Other aspects and advantages of the present invention will become apparent from the following description of the preferred embodiment, taken in conjunction with the accompanying drawings, which illustrate, by way of example, the principles of the invention.
FIG. 1 is a schematic representation of a viewer using a stereoscopic viewing apparatus in accordance with the preferred embodiment of the present invention, to view a conventional television screen displaying related side-by-side images that are each horizontally compressed.
FIG. 2 is a perspective view of the stereoscopic viewing apparatus of FIG. 1.
FIG. 3 is a sectional, side elevational view of the apparatus of FIG. 2, showing the interior optical elements.
FIG. 4 is a plan view of the apparatus of FIG. 2.
FIG. 5 is a sectional, plan view of a partial video camera lens adapted for use in producing a stereoscopic recording in accordance with the preferred embodiment of the present invention.
Referring now to the drawings, and particularly to FIG. 1, there is shown a preferred embodiment of a stereoscopic viewing apparatus 11 that is mounted on an eyeglass-type frame 13 for use by a viewer 15 to obtain a three-dimensional effect while viewing two related, side-by-side images 17L and 17R displayed on a video monitor, e.g., a conventional television receiver 19. The apparatus transmits the displayed left image to the viewer's left eye and the displayed right image to the viewer's right eye. The display of the related left and right images is provided by a stereoscopic video recording which is played on a video player 21.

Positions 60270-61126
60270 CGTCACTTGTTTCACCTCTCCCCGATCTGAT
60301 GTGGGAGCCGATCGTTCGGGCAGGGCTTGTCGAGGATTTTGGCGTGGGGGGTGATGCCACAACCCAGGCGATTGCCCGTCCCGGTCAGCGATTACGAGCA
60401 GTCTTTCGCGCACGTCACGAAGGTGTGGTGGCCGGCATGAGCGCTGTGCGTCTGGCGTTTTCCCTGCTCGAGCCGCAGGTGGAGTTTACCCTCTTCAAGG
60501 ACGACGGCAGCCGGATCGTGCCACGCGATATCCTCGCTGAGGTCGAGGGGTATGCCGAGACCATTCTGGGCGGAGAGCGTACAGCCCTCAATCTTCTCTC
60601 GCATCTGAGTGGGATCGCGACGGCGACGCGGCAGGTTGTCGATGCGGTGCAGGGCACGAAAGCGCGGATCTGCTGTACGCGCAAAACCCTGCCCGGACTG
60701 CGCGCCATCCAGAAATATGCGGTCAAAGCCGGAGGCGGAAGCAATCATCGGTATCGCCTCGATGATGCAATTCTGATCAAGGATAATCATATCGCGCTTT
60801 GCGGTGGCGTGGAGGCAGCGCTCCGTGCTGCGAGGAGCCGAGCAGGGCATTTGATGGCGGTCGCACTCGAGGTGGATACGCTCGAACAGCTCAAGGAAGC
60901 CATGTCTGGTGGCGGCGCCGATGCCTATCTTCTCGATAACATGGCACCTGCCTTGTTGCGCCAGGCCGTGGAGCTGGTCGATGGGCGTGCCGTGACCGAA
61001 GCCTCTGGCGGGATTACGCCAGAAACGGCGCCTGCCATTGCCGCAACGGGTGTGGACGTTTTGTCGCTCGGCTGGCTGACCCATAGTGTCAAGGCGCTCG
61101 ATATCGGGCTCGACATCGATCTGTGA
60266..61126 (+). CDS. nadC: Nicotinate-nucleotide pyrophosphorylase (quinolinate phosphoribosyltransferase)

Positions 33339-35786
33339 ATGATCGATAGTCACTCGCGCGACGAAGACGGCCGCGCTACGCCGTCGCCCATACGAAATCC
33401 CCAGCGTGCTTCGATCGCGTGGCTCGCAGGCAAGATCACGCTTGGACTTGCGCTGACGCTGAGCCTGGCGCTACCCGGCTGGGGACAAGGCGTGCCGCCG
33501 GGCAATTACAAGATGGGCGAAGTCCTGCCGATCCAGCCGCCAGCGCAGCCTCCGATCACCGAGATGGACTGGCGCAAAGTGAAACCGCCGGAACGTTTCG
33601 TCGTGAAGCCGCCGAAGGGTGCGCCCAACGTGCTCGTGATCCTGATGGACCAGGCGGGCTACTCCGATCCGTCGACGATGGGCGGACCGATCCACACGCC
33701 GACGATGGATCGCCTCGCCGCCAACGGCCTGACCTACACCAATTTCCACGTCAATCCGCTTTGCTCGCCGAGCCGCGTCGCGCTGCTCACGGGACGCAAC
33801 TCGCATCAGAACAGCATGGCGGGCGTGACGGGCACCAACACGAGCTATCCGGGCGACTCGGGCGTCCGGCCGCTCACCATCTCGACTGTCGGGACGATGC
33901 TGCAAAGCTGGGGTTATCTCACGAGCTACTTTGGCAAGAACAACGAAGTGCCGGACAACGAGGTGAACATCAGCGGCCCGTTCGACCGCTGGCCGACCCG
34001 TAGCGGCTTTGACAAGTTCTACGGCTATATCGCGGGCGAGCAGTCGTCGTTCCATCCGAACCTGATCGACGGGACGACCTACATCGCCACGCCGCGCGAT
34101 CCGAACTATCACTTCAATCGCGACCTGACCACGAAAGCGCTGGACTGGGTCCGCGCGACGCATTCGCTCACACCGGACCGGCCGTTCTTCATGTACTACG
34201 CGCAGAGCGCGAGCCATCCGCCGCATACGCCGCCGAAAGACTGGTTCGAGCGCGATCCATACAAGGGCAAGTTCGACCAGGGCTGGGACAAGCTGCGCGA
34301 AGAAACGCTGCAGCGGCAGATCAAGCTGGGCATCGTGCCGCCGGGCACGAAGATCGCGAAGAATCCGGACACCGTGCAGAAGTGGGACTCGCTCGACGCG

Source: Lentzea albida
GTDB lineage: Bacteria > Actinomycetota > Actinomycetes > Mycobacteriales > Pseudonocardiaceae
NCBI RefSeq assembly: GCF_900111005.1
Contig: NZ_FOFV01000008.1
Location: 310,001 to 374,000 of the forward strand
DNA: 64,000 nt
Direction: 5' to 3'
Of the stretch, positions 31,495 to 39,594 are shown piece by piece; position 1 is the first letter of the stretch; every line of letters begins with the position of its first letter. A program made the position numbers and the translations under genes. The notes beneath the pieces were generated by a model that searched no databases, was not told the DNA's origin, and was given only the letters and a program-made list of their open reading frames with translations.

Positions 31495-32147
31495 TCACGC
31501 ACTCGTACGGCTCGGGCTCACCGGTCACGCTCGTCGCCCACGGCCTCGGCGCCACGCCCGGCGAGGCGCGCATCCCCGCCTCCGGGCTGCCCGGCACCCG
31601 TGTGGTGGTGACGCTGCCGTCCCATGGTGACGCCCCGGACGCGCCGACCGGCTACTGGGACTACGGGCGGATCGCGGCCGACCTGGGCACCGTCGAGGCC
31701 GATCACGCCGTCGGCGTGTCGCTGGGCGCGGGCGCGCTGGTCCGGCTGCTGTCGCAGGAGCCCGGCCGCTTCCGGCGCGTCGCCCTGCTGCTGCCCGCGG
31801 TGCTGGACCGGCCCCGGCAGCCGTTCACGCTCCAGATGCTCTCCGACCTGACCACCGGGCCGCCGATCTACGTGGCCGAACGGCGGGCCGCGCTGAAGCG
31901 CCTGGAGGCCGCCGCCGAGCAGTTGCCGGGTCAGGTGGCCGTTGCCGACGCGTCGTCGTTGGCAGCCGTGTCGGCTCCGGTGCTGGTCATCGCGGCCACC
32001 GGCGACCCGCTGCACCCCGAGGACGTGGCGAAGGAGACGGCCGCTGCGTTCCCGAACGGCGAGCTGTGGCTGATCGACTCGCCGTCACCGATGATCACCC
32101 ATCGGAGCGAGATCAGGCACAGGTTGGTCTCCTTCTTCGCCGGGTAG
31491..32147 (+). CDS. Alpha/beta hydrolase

In accordance with the invention, the left and right displayed images 17L and 17R are each squeezed or compressed horizontally by a factor of two, such that together they occupy the entire screen of the television receiver 19. The apparatus includes disanamorphic lens assemblies for horizontally stretching or expanding (i.e., unsqueezing) the images being transmitted to the eyes such that the images are returned to their normal two-dimensional proportions. Thus, the viewer 15 sees what appears to be a three-dimensional image having the same aspect ratio as the entire screen. In addition, since the entire vertical length of the television screen is utilized, vertical resolution is the same as for normal two-dimensional displays.
More particularly, and as shown in FIGS. 2 and 3, the horizontal stretching is accomplished in the left optical path by a positive cylindrical lens 23L acting in conjunction with a negative cylindrical lens 25L and, in the right optical path, by a positive cylindrical lens 23R acting in conjunction with a negative cylindrical lens 25R. Since the horizontally-compressed images 17L and 17R that are displayed on the television screen 19 are based on images that have normal two-dimensional proportions, the horizontally-expanded, three-dimensional image will have the normal two-dimensional proportions of a conventional television image. Thus, the viewer perceives a three-dimensional image having the two-dimensional proportions that he expects to see when viewing a conventional television receiver.
The optical elements defining the optical path for the image 17L being transmitted to the left eye are carried within a two-part left housing 27L and a left lens assembly 29L, while in a similar fashion the optical elements defining the optical path for the image 17R being transmitted to the right eye are carried within a two-part right housing 27R and a right lens assembly 29R. The left and right housings and lens assemblies are, in turn, carried on the eyeglass-type frame 13, for convenient use by the viewer 15.